Gaim is a popular free software instant messaging client that works with a number of IM networks. If you are a Gaim user, you may have noticed that Yahoo!/Gaim messaging has been broken since last week, the same day that Gaim 0.69 was released. Gaim is not the only IM client in pain. Yahoo! intentionally broke logins to its Yahoo! Messenger service for most -- if not all -- third-party clients via a recent software change. But don't despair, Gaim 0.70 is here. Updated
Version 0.70 fixes the break caused by Yahoo!'s changes. But be forewarned: the Gaim site suggests not logging off once you're connected again, because no one knows if Yahoo! will continue to make changes to keep third-party clients at bay.
There are binary RPM packages of Gaim 0.70 available now for Mandrake 9.1 and Red Hat 8.0 at the Gaim download page now. And of course the source code is available for all.
According to a story in Network World earlier this month, Yahoo! took the action in order to prevent spamming of users through unsolicited IMs.
The Gaim site says, "Our friends over at Cerulean Studios managed to break my speed record at cracking Yahoo authentication schemes with an impressive feat of hackery. They sent it over and here it is in Gaim 0.70. However, certain details of the authentication scheme depend on the challenge string the server sends us, and there's really no way to tell what it does until Yahoo starts sending new challenge strings. So you can expect a few more breakages to come soon. I wouldn't sign offline if I were you."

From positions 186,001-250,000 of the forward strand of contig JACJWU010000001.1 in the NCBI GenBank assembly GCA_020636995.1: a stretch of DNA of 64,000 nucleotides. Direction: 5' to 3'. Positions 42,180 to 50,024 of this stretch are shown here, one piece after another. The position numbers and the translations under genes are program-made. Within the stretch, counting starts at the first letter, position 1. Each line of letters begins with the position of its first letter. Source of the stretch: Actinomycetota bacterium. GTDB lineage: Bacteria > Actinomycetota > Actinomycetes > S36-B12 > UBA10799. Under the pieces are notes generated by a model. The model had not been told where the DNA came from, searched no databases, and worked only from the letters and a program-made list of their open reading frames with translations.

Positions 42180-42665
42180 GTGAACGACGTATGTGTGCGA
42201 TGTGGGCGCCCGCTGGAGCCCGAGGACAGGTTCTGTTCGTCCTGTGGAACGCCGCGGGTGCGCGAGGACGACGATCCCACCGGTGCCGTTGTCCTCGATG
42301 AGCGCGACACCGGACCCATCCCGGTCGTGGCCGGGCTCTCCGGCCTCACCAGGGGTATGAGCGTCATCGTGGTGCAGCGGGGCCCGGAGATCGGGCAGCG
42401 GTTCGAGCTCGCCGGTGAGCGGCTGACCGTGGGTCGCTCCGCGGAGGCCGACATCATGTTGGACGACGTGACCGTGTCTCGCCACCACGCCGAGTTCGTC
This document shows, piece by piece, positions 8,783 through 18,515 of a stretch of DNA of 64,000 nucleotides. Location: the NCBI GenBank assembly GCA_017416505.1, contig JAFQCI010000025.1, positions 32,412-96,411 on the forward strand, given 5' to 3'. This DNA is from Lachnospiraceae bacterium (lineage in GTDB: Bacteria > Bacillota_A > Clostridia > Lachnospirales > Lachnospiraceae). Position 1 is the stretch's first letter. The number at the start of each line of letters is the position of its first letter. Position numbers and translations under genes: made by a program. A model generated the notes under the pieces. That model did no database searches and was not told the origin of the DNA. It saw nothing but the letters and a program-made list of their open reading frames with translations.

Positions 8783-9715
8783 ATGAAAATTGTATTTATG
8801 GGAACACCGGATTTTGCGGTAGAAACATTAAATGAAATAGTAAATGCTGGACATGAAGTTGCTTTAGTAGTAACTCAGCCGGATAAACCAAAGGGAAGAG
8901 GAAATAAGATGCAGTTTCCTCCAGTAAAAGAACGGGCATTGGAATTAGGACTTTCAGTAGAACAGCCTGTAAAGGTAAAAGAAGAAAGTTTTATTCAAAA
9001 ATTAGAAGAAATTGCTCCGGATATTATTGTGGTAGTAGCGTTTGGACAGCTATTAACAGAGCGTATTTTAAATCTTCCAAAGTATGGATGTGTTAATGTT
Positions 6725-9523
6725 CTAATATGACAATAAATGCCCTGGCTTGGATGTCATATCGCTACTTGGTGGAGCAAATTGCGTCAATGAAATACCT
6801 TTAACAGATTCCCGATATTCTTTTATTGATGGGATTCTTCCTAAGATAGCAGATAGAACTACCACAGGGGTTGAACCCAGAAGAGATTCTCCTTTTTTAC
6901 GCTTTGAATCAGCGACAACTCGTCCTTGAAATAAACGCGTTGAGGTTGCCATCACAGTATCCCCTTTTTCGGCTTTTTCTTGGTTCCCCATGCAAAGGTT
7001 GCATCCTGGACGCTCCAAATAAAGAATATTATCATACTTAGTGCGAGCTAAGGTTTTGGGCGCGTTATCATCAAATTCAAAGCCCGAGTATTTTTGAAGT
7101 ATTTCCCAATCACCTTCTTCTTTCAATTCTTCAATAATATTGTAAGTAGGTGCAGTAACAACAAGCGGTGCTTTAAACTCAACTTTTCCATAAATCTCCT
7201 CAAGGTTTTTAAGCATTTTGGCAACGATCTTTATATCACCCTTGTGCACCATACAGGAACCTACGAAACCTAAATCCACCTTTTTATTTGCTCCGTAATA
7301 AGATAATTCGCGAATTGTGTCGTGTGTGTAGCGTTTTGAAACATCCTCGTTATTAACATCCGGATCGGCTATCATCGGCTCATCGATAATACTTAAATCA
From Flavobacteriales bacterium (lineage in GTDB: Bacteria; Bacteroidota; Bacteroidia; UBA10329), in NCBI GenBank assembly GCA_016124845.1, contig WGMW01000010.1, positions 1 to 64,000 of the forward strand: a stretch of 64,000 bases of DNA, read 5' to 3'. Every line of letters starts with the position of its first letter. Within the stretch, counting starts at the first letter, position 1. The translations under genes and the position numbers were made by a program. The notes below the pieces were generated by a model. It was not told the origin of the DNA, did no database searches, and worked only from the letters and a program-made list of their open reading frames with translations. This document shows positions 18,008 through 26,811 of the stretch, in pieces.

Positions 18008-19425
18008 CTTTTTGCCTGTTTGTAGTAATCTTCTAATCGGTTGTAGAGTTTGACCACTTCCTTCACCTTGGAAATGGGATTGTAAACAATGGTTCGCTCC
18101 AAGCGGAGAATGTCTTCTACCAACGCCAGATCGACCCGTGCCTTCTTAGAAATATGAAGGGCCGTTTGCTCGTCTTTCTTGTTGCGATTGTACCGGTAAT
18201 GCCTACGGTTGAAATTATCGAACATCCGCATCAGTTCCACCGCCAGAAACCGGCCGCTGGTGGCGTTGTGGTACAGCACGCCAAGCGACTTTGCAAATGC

Cerulean Studios makes two multi-network IM clients for Windows: Trillian and Trillian Pro. Trillian is free as in beer and Trillian Pro sells for $25.
I was surprised to read that a proprietary, Windows-only software project was helping its free-software, Linux brethren solve a problem, so I wrote to Cerulean to ask what motivated them to help. Scott Werndorfer, who along with Kevin Kurtz co-founded Cerulean Studios in 1998, replied, "We've always been on friendly terms with Gaim team, and they've helped us in the past. We usually pass information back and forth when we can."
I also asked Werndorfer if there was any open source licensing in the works for the free version. He said "Nope -- we're a closed-source shop, but Trillian does have a very extensive API. Leaving us to do the grunt work of backend coding, developers can use Trillian to create plug-ins for new chat networks, etc."
A Yahoo! spokesperson was not available for comment on the changes by press time.
I grabbed a Unix tarball this morning, and in spite of myself, I have a connection to a Yahoo! buddy again this afternoon. All it took was a little help from iamthelukas on the #gaim channel at irc.freenode.net to get me past a configuration problem.
Joe Barr has been writing about personal computing for 10 years, and about Linux for five. His work has appeared in IBM Personal Systems Journal, LinuxGazette, LinuxWorld, Newsforge, phrack, SecurityFocus, LinuxJournal.com, and VARLinux.org. He is the founder of The Dweebspeak Primer, home of the official newsletter of the Linux Liberation Army, an organization in which he holds the honorary rank of Corporal-for-life.